(Left to right) Sheila Keating

Actor’s ‘perfect storm’ of troubles makes for laugh provoking show

I Hate Hamlet chronicles TV star's attempt to play the Bard's melancholy Dane – and cope with the ghost of John Barrymore

White Rock Players’ next production, I Hate Hamlet, directed by Dale Kelly (June 3-20  at Coast Capital Playhouse), is a supernatural comedy with somewhat nightmarish overtones.

Matt Loop as hapless leading man Andrew Rally – an actor who gained almost instant TV fame early in his career – suddenly finds himself diving into one of the most challenging roles in theatre; Shakespeare’s Hamlet.

His girlfriend, his agent – even his realtor – love that he’s tackling the melancholy Dane, but Andrew’s not so sure he can do the part justice.

And he’s conflicted because Hollywood and the prospect of easy money from a new TV role are beckoning.

It certainly doesn’t help at all that Andrew’s ghostly coach is the most demanding of all imaginable critics, the shade of legendary actor John Barrymore, one of the most famous Hamlets in history.

The famously boozy womanizer still haunts his former residence, Andrew’s gothic New York apartment – and he’s determined not to let Andrew off the hook in his new stage assignment.

“It’s the perfect storm of trouble for poor Andrew,” said Loop.

“He’s ultimately a likable guy – maybe he doesn’t have all the qualities you’d want him to have, but he’s working at it. You really do feel for him in his struggles.”

Paul Rudnick’s 1991 play provides a second White Rock role for Loop, following his entertaining turn as vainglorious Roman general Miles Gloriosus in last year’s A Funny Thing Happened On The Way To The Forum.

It also a happy reunion with two fellow ‘Forum’ castmates Rebekah McEwan, playing Andrew’s theoretically ‘ditzy’ girlfriend Deirdre and Pat McDermott, as impatient television producer Gary Peter Lefkowitz.

Rounding out the cast are three stalwart players, Sheila Keating as Andrew’s eccentric agent, Lillian Troy; Coleen Byberg as his realtor, Felicia Dantine, and John Cousins as the ghostly Barrymore.

“It’s probably one of my favourite shows yet,” said Loop, a Vancouver-based film and stage actor now marking 10 years since he first trod the boards at age 16 in a production of Shakespeare’s Macbeth for Armstrong’s Caravan Theatre (he also studied theatre at UVic and film acting at Vancouver Film School).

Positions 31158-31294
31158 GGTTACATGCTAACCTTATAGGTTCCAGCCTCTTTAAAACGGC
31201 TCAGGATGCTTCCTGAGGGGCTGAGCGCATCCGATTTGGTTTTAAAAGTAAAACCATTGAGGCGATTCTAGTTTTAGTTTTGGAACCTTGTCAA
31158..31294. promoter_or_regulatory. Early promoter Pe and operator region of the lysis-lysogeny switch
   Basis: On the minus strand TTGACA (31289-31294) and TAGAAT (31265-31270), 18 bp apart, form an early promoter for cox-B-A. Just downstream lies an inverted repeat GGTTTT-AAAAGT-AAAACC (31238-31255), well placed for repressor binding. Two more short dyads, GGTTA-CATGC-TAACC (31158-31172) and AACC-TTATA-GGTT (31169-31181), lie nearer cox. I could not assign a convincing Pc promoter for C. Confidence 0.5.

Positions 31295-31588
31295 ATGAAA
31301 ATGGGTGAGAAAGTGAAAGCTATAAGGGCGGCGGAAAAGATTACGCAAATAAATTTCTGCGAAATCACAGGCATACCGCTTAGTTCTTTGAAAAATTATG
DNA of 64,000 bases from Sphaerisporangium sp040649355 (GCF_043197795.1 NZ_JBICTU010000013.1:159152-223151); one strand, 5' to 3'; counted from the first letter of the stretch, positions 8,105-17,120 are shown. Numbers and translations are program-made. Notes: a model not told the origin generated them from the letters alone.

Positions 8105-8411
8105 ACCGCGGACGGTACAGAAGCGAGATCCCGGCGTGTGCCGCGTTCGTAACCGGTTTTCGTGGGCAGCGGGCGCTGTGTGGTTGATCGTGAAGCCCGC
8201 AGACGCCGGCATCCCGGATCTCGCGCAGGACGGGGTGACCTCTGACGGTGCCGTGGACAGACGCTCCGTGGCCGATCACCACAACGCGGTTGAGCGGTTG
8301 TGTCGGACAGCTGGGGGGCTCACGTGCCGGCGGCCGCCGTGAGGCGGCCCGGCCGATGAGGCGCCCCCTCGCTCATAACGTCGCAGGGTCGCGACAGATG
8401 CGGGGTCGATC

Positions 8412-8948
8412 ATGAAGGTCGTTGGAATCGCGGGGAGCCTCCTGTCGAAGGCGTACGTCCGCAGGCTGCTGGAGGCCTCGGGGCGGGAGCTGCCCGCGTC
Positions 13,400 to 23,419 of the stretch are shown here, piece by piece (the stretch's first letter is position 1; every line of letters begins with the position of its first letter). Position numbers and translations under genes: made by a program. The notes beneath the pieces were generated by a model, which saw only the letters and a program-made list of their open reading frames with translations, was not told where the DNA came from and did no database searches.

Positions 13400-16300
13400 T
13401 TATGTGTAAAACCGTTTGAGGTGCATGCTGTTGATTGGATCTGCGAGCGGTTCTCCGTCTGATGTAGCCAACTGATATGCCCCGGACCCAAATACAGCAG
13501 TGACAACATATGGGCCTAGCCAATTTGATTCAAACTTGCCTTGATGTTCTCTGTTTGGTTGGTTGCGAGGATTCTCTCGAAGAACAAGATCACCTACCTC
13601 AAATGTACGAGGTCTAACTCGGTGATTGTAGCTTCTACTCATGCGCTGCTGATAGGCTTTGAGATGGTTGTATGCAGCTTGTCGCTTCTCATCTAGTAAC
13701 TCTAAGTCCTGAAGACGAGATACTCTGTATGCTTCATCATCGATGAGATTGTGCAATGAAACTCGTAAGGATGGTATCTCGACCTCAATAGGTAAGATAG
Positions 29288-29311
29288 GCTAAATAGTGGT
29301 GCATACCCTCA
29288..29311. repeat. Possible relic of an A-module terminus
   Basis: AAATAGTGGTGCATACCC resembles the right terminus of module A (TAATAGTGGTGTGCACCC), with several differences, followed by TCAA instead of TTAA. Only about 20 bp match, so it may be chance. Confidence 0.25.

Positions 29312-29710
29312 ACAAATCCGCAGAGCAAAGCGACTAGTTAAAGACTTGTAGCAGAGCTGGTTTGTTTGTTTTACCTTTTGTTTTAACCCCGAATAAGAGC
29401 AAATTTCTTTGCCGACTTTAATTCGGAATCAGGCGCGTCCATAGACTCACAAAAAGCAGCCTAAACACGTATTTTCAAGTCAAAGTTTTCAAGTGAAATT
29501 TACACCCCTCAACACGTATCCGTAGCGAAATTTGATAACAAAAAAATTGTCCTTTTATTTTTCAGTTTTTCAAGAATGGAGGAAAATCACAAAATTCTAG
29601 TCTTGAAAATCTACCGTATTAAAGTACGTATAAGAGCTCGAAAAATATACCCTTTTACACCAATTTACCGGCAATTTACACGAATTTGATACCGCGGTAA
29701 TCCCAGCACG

“There’s a whole lot of stuff going on, including a swordfighting scene, and there’s quite a shift in character for Andrew. In the first act he’s more of an average guy, but in the second, he’s very much in the character of Hamlet; more bombastic and theatrical.

“Andrew’s a guy who has been catapulted into accidental fame and stardom – he’s sort of like Neil Patrick Harris in Doogie Howser, MD.  The show has done well for a while, but now that’s over – now what? He’s been very much a Joe Shmo thrust into the limelight.”

Central to the dilemma, Loop said, is the fact that Andrew’s most celebrated gig to date scarcely tested his acting chops.

“There’s a great monologue in which he admits it to himself,” he said. “He’s afraid that they could have used the poster to play the role instead of him – and now he’s jumping into the greatest role in theatre.”

Compounding Andrew’s conflict is his relationship with Deirdre, a romantic obsessed with theatre lore and Barrymore in particular.

She and Andrew met in theatre classes in New York, but to this point she’s not been sleeping with him, Loop said – a situation that seems likely to change once he takes the apartment and accept the role of Hamlet.

“He’s suddenly become a demi-god to her,” Loop said. “It’s kind of like her dream come true. To her it’s a sign that (their relationship) was meant to be, that it was all meant to happen.

“To him, that’s ‘great, but…’ He’s not sure he can live up to it. It’s just a lot more pressure.”

Loop said he’s really enjoying playing against Keating’s take on Lillian (“a really hilarious, elderly German lady, a mother figure concerned about Andrew and his well-being”) and Byberg, as the eccentric psychic realtor Felicia, who has “somehow involved herself in his life,” and holds the seance that liberates the ghost of Barrymore from supernatural limbo.

And he’s glad Cousins is cast as the imperious, larger-than-life Barrymore, whose carousing propensities seem to have lasted well beyond the grave.

“He’s really great,” he said. “We have to do a sword fight together and it’s been very easy, even when, once or twice, we’ve screwed it up.

“He’s been fantastic to work with – and he’s also married to Coleen, who plays Felicia, which makes it kind of natural when Barrymore gets all sexual with her!”

 

Coast Capital Playhouse is located at 1532 Johnston Rd. Tickets are $18 for adults, $16 for students and seniors. To reserve, call 604-536-7535.

 

 

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